Padova-Asiago Supernova Group
The Asiago Transient Classification Program

Presentation
The program started in 2011 with the aim to classify all transients that are accessible from Asiago and are bright enough for our telescope/instrumentation. We use mainly the 1.82m Copernico telescope of Cima Ekar and, if not available, the 1.22m Galileo telescope of the Pennar station. A few cases of transients classified by our group with other facilities (eg. TNG) are included in the database.
Transient classification information and spectra (fits format) are made immediately available at our site. The spectra are semi-automatic reduction with archive calibration data. Please keep this in mind when using them.
For SN classification we compare the output of two automatic SN classification codes: Gelato (Harutyunyan et al. 2008, A&A 488, 383) and SNID (Blondin and Tonry 2007, Ap.J. 666, 1024).
If you use some of the information posted in these pages please make a reference to the paper Tomasella etal. 2014, A.N. 335, 841.

Latest classifications
sn galaxy RA DEC discoverer type redshift ref class fits
IC 3671 12:41:51.38 +23:30:42.52 ASAS-SN Ia 0.028 ATEL
fits
CGCG 040-065 11:54:58.87 +06:19:46.96 ASAS-SN II 0.023 ATEL
fits
KUG 1103+378 11:05:56.79 +37:37:30.50 ASAS-SN Ia 0.047 ATEL
fits
anonymous 10:51:50.10 +25:02:41.57 ASASSN Ia 0.045 ATEL
fits
SDSS J102119.17+2054 10:21:19.15 +20:54:36.72 ASAS-SN Ia 0.058 ATEL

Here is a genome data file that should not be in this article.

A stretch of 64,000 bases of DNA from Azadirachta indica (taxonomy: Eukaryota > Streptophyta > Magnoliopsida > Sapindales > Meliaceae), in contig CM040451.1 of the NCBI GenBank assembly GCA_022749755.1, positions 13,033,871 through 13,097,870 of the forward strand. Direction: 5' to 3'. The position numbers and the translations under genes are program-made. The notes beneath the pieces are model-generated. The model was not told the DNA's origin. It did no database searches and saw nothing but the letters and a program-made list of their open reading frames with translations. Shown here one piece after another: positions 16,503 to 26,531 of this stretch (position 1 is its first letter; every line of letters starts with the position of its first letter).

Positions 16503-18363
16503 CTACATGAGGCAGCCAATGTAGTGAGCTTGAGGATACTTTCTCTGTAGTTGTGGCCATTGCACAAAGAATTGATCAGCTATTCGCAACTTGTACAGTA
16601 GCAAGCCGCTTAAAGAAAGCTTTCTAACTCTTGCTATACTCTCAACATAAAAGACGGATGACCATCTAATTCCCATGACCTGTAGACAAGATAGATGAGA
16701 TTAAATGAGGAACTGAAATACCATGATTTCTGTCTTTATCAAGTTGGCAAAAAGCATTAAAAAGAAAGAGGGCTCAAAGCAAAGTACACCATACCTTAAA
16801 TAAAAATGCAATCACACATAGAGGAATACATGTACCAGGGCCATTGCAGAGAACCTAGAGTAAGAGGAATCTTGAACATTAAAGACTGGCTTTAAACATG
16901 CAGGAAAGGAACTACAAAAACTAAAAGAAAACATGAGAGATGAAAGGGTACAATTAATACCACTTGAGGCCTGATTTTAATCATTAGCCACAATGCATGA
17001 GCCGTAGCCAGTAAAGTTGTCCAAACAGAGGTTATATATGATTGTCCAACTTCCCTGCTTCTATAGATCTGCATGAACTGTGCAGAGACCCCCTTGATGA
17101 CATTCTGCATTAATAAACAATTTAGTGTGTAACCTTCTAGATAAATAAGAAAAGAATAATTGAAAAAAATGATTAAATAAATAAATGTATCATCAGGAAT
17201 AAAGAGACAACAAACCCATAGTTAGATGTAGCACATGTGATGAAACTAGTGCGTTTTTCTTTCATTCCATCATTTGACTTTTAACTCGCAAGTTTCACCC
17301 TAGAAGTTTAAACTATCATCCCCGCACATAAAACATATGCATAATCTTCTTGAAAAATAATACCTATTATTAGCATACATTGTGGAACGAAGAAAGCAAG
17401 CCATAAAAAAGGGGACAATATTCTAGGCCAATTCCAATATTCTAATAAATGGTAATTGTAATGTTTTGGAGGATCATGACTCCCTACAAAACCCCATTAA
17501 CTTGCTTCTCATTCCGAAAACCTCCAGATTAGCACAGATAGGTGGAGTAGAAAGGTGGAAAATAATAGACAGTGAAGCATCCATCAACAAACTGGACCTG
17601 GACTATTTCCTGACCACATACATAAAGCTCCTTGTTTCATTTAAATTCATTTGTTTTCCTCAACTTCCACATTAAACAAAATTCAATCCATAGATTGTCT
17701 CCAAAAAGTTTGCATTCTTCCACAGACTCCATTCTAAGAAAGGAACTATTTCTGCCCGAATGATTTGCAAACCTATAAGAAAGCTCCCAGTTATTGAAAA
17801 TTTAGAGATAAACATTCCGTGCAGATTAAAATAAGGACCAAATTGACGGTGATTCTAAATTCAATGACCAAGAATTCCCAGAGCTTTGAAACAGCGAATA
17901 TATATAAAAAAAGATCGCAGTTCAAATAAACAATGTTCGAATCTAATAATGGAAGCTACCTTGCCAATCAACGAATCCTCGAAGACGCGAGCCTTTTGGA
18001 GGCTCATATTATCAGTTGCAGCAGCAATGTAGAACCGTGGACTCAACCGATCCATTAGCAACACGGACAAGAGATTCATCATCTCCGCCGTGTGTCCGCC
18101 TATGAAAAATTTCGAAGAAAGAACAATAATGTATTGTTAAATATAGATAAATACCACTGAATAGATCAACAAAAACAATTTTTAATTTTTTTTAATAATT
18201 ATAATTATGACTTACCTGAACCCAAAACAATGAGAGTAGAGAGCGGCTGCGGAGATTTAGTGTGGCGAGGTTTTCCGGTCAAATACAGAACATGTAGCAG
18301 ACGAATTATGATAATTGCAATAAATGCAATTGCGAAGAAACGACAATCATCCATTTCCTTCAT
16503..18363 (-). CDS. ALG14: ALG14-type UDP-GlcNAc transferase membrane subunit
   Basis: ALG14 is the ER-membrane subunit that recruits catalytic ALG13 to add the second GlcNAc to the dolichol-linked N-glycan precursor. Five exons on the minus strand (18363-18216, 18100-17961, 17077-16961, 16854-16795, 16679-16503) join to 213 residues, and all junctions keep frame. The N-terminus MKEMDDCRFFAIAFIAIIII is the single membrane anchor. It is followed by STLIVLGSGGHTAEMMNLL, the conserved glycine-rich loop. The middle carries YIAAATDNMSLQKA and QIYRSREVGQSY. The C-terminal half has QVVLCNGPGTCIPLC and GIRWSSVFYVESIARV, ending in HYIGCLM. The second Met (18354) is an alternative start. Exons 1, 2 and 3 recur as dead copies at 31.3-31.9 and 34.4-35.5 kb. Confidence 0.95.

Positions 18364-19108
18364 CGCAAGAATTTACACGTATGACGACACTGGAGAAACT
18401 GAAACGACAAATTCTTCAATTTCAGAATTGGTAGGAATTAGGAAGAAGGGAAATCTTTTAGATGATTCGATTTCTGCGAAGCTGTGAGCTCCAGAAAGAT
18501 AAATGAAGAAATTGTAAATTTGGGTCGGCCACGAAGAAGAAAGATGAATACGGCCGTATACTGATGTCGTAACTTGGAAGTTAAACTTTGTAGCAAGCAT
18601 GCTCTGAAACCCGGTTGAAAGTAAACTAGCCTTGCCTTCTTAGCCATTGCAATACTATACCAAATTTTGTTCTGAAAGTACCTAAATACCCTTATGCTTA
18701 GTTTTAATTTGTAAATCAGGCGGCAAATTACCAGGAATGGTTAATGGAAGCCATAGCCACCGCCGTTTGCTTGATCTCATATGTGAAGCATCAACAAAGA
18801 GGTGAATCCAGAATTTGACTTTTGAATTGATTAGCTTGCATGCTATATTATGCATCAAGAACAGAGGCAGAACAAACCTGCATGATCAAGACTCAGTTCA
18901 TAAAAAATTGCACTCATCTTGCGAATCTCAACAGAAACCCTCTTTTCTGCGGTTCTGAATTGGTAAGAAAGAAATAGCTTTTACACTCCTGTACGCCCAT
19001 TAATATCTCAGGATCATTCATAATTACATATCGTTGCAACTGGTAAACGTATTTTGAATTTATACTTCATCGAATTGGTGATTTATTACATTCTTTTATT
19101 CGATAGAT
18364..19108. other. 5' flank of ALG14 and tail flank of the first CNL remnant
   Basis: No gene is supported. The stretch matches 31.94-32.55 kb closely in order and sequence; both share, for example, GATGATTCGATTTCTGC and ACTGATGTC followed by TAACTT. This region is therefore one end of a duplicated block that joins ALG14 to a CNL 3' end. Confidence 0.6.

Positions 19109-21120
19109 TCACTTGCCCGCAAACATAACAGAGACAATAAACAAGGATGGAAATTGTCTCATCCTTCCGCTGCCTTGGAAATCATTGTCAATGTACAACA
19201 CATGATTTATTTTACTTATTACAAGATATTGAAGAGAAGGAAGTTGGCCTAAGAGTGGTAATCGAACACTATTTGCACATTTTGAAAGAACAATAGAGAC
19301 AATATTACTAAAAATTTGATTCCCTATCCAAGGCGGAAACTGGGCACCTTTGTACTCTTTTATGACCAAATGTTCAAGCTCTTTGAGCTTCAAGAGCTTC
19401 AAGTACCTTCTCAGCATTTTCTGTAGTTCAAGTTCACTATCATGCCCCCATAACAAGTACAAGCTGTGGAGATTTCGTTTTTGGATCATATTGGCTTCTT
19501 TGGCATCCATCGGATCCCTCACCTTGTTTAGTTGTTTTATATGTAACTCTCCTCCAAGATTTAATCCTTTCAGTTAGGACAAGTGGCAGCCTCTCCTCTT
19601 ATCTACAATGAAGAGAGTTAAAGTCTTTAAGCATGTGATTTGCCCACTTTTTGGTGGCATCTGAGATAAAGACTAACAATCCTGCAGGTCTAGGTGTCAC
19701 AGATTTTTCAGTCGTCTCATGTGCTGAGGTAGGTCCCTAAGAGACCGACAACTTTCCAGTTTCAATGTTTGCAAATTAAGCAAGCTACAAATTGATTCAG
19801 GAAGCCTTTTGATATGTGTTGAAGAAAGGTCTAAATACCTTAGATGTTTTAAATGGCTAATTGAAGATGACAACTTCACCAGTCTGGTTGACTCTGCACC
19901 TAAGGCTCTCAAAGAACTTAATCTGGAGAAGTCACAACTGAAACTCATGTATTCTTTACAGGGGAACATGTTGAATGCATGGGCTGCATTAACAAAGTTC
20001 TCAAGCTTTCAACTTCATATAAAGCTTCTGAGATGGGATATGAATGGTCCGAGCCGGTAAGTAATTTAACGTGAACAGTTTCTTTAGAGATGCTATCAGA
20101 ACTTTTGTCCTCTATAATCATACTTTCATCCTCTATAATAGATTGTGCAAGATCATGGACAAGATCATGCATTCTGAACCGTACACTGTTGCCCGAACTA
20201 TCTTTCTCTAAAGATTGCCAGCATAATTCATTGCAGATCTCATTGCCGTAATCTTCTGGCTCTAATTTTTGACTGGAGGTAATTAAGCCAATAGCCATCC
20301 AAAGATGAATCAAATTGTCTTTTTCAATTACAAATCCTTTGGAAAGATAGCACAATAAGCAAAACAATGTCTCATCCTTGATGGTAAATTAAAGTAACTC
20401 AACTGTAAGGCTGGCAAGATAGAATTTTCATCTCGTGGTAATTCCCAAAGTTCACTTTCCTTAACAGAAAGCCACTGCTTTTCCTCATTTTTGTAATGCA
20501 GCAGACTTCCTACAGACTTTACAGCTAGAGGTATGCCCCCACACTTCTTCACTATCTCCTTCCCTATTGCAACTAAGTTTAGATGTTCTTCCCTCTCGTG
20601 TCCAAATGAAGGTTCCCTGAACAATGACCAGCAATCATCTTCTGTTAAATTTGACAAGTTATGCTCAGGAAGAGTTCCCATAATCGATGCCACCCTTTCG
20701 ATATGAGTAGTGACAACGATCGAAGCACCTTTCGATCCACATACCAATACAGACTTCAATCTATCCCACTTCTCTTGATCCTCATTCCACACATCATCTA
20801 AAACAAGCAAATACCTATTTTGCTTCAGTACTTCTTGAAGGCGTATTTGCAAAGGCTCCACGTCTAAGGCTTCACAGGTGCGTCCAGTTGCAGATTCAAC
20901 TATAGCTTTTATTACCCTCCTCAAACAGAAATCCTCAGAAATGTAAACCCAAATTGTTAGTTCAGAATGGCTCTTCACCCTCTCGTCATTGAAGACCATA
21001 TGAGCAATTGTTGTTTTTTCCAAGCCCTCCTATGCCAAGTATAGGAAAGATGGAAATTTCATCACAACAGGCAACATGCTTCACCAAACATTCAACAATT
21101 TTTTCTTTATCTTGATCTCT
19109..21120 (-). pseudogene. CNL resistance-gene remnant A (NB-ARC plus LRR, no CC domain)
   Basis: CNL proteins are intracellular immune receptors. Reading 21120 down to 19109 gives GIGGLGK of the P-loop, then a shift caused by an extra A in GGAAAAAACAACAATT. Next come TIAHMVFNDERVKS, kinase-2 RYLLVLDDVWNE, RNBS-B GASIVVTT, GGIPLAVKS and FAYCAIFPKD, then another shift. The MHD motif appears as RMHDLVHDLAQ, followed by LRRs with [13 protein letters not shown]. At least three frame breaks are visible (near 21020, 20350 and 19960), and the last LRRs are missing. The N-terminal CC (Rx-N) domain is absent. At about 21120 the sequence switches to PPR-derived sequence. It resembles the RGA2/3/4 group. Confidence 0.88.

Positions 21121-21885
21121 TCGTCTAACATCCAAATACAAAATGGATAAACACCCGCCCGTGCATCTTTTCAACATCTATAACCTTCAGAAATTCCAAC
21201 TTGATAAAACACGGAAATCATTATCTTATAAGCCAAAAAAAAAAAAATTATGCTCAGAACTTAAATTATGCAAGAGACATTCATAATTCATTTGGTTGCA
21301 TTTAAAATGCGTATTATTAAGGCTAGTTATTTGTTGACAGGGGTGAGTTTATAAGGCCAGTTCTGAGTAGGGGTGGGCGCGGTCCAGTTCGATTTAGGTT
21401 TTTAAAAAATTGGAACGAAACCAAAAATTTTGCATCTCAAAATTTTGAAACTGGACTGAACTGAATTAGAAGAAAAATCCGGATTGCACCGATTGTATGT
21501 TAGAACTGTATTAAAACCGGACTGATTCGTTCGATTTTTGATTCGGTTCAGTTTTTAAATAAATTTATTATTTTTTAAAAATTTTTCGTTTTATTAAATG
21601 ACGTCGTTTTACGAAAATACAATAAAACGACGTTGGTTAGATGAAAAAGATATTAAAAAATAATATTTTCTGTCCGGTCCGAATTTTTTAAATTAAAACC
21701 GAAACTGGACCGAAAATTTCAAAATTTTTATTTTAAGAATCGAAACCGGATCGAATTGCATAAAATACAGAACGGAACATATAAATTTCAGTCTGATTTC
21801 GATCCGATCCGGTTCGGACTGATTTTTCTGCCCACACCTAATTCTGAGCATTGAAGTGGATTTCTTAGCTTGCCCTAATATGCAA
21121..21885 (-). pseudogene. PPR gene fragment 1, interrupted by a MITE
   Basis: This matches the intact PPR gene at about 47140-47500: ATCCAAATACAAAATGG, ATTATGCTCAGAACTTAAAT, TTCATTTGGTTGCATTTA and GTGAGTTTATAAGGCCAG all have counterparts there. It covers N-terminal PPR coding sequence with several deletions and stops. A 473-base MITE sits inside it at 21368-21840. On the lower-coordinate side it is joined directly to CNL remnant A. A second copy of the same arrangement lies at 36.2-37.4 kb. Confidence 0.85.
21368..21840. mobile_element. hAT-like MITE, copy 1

fits


2018tq in IC 3671
2018tq in IC 3671
Discovered by: ASAS-SN

The Asiago Transient Classification Program (Tomasella et al. 2014, AN, 335, 841) reports the spectroscopic classification of ASAS-SN18ck, ASAS-SN18cp, ASAS-SN18cq and ASASSN-18cj, discovered during the ongoing All Sky Automated Survey for SuperNovae (ASAS-SN, Shappee et al. 2014, Atel #11178).

The observations were performed with the Asiago 1.82 m Copernico Telescope equipped with AFOSC (range 340-820 nm; resolution 1.3 nm).

Survey Name   | IAI Name      | Discovery date (UT)  | Discovery mag    | Observation (UT)    |  Type  | z         | Notes| 
ASAS-SN18ck   | SN2018tr      |  2018-02-13.30       | 17.7             |201802-14 20:32:00  |   Ia   | 0.045     | (1)  | 
ASAS-SN18cp   | SN2018tz      |  2018-02-13.28       | 17.9             |2018-02-14 21:42:00  |   Ia   | 0.047     | (2)  | 
ASAS-SN18cq   | SN2018ub      |  2018-02-13.37       | 18.1             |2018-02-14 23:34:00  |   II   | 0.023     | (3)  | 
ASAS-SN18cj   | SN2018tq      |  2018-02-10.28       | 18.0             |2018-02-14 23:54:00  |   Ia   | 0.028     | (4)  | 

(1) The spectrum of ASAS-SN18ck is consistent with Type Ia SNe about one week before maximum light. The red continuum of the spectrum can be attributed to line-of-sight reddening (E(B-V) of about 0.7 mag) . The velocity of the ejecta, as measured from SiII 635.5 nm, is around 10300 km/s.

(2) Good matches are found with normal Type Ia SNe / 91T-like about few days before maximum light. From the shallow Si II 635.5 nm absorption an expansion velocity of ~10800 km/s is derived.

(3) The redshift of the host galaxy is reported by Grogin et al. 1998 (ApJS 119, via NED, z=0.023356 +/- 0.000053) and it is confirmed from the measurement of the narrow emission superimposed to the broad Halpha feature. A good match is obtained with the Type II Plateau SN 2007od (Inserra et al. 2010, MNRAS 417, 261) two/three weeks after explosion. Along with the prominent Halpha we identify HeI, Hbeta, Hgamma, Fe II, Sc II, and Ca II H&K lines. From the position of the P-Cygni absorption of the Hbeta line, we infer an expansion velocity of ~8400 km/s for the ejected material.

(4) A good match is found with Type Ia SNe one week before maximum light. The velocity of the ejecta, as measured from SiII 635.5 nm, absorption is ~13200 km/s.